Schooltime

Healdsburg Community Nursery School is looking to add more kids to its program.

Healdsburg Community Nursery School is facing a dire financial situation.

According to Board Member Darren Turbeville, the nursery school had less than $300 to its name when he and his wife joined the board this summer.

“We couldn’t pay our staff for July and August,” Turbeville said. “We need an enrollment of about 18 to provide the salaries we were able to provide to our director and our teacher.”

The school has 10 students enrolled. Turbeville said a few parents were trying to pay a year in advance to boost operating funds. The nursery school operates on the public school calendar.

Turbeville said last year’s board had gotten the nursery school in the situation and also said he was too hands off.

The school is funded by tuition and two fundraising events — a cookie sale partnering with Costeaux Bakery and an online auction with items supplied by donors. The auction happens the first week of December and normally has brought in $7,000 to $15,000. Last year was a little under $11,000.

The school operates on 1st Street adjacent to Healdsburg Elementary School and leases the building from the school for $1 a year, Turbeville said.

“I’m a little perplexed as to why the school hasn’t had better finances, so we’re trying to make little bit of an effort to bring back the rainy day fund and bring back some savings and really try to bring enrollment up,” he said.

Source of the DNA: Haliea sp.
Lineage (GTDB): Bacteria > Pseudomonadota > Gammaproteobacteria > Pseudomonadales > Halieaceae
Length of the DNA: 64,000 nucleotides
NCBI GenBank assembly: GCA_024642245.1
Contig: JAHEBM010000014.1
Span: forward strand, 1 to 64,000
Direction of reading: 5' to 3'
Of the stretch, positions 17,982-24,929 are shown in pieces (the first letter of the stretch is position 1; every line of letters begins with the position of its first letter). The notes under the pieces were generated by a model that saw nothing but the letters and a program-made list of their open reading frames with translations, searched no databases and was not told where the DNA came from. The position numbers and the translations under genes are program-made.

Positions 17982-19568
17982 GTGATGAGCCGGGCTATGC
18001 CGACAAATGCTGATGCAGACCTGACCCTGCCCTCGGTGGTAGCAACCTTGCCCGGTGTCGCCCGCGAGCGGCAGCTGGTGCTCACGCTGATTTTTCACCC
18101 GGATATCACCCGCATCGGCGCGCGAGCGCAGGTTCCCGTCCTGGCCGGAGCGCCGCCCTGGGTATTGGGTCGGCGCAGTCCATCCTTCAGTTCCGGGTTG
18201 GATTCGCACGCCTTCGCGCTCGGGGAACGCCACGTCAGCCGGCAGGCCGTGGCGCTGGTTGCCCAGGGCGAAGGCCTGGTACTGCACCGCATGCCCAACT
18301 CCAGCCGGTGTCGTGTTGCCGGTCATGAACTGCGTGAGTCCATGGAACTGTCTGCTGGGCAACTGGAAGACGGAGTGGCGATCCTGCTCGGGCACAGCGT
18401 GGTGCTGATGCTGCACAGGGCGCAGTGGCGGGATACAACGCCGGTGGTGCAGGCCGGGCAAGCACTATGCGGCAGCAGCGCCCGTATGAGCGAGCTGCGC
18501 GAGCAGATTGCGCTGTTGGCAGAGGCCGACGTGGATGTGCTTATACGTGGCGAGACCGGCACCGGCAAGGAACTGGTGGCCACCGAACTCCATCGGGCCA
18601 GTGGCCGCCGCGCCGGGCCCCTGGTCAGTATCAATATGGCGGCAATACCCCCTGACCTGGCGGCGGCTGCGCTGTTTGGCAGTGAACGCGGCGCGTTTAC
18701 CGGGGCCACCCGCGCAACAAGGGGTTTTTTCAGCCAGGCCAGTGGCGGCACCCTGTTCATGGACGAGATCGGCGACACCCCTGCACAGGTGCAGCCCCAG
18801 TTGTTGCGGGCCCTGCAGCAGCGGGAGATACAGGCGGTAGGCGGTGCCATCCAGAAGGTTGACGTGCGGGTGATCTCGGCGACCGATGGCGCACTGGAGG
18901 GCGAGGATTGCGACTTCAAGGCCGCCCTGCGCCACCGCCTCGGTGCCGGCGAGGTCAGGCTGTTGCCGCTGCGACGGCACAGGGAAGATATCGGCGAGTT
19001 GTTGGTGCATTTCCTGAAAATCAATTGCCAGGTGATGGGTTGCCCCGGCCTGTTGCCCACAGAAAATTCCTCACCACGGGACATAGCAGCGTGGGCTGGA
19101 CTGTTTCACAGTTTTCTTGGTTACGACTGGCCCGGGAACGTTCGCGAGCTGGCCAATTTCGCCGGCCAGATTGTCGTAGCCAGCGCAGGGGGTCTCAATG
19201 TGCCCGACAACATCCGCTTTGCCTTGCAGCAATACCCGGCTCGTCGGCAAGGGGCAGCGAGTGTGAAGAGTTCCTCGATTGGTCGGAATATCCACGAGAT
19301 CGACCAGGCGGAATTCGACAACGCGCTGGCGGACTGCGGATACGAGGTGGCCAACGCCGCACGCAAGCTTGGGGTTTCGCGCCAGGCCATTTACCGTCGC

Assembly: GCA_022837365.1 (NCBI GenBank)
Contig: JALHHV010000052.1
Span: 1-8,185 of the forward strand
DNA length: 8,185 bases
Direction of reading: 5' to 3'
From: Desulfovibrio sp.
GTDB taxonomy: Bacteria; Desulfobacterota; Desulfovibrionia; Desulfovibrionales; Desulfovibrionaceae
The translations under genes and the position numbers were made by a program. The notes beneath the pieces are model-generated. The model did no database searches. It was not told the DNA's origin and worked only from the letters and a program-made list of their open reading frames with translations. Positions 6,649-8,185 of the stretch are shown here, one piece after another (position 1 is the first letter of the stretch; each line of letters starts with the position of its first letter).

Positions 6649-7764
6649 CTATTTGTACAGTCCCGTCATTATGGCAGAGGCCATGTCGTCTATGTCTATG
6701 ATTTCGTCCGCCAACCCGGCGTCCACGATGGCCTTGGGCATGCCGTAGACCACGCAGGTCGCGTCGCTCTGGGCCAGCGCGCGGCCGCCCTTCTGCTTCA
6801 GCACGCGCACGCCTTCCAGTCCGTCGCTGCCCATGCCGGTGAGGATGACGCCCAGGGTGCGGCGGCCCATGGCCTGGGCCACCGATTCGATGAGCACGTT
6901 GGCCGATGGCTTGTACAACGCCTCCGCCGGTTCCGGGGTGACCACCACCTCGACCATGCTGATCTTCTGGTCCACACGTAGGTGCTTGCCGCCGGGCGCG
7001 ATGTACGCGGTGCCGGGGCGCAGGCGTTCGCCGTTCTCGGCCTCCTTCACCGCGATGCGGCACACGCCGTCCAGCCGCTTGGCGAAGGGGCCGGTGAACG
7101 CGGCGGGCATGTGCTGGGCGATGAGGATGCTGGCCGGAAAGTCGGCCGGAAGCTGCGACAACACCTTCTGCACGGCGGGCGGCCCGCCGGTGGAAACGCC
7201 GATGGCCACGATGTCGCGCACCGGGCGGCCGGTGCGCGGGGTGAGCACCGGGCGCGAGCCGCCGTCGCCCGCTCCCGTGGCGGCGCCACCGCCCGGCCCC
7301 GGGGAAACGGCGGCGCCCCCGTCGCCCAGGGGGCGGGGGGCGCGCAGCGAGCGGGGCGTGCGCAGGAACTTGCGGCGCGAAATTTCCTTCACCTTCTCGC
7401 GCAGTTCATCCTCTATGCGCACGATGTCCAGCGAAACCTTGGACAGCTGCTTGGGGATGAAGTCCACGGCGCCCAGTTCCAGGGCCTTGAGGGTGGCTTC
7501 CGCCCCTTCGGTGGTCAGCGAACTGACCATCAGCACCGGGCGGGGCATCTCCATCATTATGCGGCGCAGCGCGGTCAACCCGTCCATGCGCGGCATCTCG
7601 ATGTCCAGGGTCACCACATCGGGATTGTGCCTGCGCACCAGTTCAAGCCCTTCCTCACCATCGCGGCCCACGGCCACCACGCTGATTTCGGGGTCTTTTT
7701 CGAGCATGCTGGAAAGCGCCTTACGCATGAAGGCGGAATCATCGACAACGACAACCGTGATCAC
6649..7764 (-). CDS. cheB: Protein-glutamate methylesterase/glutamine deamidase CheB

Turbeville said the nursery school uses play based education.

“Everything kids learn is through role playing. So, we have a lot of costume play. We have a little kitchen for kids to play in,” he said. “Once a week, we’ll bring a musician in to entertain the kids.”

He said kids also use games to learn things like the months in a calendar and other early education standards. There are also weekly field trips to pumpkin patches or a fish hatchery or other seasonal things.

“You can’t get a 3-year-old to memorize anything,” Turbeville said.

He added that the education has an old-fashioned feel to it, as students cook their own snacks — with supervision — and learn other independence skills.

The school is operated as a co-op, so parents are encouraged to come in to help out with the school.

“I enjoy my one day a week in class with my son,” he said. “It’s a good way to meet your son’s friends, get a good way of how they interact.”

The school is governed by a five-member board, with at least one member of the public who is not a parent.

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